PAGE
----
Which is exactly where this book comes in. As clearly stated at the beginning, this doesn't take the place of a good family lawyer. You're going to want that because that's really for the benefit of the child. You want to make sure things like custody, visitation, child support, health insurance, etc. is completely hashed out so there is no room for error. That benefits everyone. 

The book covers everything from a positive pregnancy test to parenting once the child is here. I love that the book talks about paternity tests because when you're married, it's just assumed the parents are the married couple. If you're not married... there's always that question. It's normal to feel insulted BUT the father has the right to be as sure as she is because parenting is for life. Not only that, but if you've ever watched Paternity Court when it is an adult child wanting to know if someone is their father- it's heartbreaking to see that they've missed out on an entire childhood of needing their dad. It's like regular medical tests and you hear people say they are too scared to go, my response is and has always been, "just go- you can do something with information, whether it's good or bad. If you don't have the information you need, you're stuck and something else makes the choices for you.". Even if you 100% do not want to be the dad, you need to find out because you've got new avenues to go down once you know for certain.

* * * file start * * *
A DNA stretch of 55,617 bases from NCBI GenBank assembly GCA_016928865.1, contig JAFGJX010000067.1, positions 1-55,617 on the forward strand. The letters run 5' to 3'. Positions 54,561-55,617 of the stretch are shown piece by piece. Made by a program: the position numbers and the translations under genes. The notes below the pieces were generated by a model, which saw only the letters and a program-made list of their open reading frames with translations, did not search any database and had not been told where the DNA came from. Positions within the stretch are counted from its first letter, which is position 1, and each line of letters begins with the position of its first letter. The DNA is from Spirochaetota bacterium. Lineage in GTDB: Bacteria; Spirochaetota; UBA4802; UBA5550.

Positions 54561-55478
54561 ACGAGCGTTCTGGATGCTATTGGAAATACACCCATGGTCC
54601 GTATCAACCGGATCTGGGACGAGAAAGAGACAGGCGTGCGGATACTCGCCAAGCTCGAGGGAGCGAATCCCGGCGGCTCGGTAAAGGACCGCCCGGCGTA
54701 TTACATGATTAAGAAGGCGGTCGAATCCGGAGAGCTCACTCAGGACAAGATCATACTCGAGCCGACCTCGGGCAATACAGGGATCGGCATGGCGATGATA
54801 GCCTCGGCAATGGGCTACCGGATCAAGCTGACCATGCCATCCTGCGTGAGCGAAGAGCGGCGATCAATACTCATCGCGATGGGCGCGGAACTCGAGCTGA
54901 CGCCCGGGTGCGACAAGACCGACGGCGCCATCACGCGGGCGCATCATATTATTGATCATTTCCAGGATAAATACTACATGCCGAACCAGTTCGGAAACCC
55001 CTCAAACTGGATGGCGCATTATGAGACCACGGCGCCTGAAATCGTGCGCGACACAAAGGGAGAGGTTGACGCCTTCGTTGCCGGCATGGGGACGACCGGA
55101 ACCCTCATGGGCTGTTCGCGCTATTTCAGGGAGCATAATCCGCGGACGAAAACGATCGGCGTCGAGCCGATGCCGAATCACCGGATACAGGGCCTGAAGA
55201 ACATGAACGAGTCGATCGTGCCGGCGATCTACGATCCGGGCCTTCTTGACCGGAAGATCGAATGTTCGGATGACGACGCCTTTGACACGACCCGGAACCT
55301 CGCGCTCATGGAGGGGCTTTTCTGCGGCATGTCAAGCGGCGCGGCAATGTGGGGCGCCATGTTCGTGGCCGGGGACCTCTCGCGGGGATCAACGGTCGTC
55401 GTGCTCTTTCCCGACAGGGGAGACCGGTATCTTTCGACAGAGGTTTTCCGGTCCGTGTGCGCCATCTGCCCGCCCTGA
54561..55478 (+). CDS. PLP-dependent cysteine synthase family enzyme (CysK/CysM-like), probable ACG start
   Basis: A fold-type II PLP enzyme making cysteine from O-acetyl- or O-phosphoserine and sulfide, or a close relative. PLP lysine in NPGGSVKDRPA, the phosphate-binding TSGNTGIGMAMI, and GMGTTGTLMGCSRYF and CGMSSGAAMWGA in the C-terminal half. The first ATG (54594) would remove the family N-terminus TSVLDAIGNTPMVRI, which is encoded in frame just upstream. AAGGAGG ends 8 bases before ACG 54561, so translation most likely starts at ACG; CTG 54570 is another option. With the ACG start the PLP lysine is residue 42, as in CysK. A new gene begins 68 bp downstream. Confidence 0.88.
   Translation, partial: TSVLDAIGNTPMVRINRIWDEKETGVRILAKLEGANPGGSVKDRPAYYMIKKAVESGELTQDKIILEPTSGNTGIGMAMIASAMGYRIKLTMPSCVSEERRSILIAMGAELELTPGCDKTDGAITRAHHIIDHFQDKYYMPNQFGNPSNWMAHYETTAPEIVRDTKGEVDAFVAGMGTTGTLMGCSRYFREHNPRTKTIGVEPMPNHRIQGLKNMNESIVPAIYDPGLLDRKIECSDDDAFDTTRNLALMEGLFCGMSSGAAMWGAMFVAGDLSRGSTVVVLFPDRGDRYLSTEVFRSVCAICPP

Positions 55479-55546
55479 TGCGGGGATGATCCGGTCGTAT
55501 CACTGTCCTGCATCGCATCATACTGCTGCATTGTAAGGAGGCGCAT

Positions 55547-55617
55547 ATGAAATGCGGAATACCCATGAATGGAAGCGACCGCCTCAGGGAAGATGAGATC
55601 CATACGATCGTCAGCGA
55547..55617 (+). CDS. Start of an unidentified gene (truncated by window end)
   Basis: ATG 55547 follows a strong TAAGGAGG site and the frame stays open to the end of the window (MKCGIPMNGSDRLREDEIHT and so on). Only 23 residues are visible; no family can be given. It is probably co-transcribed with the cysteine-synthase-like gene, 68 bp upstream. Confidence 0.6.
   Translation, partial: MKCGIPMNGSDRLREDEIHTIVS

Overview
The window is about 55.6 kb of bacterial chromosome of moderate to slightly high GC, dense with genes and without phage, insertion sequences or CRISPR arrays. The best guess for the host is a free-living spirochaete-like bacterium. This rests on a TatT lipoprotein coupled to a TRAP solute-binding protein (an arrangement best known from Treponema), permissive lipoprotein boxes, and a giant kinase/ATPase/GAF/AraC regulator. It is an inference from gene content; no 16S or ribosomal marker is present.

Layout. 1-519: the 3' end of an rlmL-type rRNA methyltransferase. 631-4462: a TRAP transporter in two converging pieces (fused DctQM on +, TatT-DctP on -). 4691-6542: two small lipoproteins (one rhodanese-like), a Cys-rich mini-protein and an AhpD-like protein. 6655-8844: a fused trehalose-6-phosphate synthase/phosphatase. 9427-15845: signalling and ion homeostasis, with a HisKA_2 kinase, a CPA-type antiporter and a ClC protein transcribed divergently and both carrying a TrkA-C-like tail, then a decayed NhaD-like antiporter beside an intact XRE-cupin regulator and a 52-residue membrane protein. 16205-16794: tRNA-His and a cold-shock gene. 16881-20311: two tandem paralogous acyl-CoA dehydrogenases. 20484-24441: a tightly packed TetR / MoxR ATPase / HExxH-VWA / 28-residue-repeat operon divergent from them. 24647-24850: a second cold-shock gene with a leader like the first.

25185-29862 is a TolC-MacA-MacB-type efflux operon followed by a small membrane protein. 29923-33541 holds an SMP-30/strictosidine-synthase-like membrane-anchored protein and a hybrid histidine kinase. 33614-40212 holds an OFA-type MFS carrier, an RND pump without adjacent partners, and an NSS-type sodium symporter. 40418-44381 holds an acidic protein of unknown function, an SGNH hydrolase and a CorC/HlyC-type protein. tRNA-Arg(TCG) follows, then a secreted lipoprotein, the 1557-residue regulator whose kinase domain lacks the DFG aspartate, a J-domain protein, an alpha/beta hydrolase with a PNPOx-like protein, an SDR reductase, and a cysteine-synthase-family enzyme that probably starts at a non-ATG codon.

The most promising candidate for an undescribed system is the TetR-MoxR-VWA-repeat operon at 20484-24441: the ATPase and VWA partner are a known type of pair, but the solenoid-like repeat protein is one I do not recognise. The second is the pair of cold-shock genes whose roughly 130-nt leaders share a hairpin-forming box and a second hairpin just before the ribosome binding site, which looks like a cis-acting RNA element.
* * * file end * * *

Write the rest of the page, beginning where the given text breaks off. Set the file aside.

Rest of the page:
The book does go into light legal discussion (like custody options and financial support) but only to clarify some common options. I have so many friends who co-parent with ex-spouses and partners and I bow down to you all. I know I would forever be lost on who has them on what days, so the fact that so many can keep it straight and plan for things ahead of time just amazes me. I also like the point made that 1. babies cry, that's how they communicate, so if they cry with one parent, it is totally normal and 2. going extended periods of time without seeing your child is a common mistake but also not good. Included in the book is a 15 step checklist of what you need to do/the general outline of what happens because sometimes knowing what's down the road helps you drive the car, so to speak. 

Also great information- parenting coordinator! I always ask my friends if they have one of these because I learned of them through another friend and they can really be a godsend. They are your go-between. They mediate all of the details and can really make co-parenting a lot smoother and less stressful.